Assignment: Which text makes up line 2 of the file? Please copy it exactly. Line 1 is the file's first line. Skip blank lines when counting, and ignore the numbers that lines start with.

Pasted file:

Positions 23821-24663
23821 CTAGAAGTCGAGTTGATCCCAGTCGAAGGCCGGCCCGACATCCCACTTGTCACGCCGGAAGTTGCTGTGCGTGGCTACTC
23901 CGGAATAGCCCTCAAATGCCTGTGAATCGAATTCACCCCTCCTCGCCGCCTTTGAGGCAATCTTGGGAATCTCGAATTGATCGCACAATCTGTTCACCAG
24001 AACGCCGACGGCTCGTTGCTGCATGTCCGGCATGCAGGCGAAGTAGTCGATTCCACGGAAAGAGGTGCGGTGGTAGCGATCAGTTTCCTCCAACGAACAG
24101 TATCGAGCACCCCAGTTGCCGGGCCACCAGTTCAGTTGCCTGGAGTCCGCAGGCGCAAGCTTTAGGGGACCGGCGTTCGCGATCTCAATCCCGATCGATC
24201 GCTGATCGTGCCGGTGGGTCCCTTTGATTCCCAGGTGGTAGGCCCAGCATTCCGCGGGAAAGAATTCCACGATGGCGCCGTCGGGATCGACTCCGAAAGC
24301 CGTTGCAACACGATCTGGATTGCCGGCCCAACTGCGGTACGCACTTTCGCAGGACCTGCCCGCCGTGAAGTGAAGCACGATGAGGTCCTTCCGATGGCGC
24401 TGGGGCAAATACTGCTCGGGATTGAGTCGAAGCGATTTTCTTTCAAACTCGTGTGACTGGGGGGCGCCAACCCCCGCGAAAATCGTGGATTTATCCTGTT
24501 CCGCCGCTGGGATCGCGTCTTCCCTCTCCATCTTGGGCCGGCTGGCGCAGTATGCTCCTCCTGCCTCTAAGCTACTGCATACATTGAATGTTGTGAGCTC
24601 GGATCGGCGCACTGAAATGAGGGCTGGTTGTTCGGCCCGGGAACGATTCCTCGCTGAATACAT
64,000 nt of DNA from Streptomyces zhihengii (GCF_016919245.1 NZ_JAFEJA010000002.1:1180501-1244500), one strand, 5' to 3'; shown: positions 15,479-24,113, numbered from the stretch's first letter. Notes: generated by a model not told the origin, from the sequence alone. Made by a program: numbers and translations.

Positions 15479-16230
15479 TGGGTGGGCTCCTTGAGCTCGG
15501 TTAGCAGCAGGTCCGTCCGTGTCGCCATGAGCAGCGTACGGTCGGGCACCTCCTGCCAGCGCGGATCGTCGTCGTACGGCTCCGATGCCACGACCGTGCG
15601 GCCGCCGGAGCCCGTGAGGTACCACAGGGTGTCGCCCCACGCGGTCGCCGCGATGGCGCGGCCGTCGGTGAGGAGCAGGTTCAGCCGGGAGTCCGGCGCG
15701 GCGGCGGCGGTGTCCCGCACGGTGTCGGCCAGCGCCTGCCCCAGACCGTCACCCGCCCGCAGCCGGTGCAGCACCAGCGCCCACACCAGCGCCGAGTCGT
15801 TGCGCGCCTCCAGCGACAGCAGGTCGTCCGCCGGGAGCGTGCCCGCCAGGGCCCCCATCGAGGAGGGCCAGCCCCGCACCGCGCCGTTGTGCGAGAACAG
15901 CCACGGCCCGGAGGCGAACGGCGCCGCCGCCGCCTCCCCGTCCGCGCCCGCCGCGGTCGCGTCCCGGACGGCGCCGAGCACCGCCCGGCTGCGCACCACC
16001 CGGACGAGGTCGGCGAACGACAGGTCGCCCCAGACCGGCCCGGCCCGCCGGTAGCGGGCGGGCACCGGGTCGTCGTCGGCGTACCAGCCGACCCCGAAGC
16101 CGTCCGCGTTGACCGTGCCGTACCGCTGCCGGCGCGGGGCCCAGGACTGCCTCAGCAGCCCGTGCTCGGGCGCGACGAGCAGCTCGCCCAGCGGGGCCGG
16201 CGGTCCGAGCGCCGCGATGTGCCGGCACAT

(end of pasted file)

23821 CTAGAAGTCGAGTTGATCCCAGTCGAAGGCCGGCCCGACATCCCACTTGTCACGCCGGAAGTTGCTGTGCGTGGCTACTC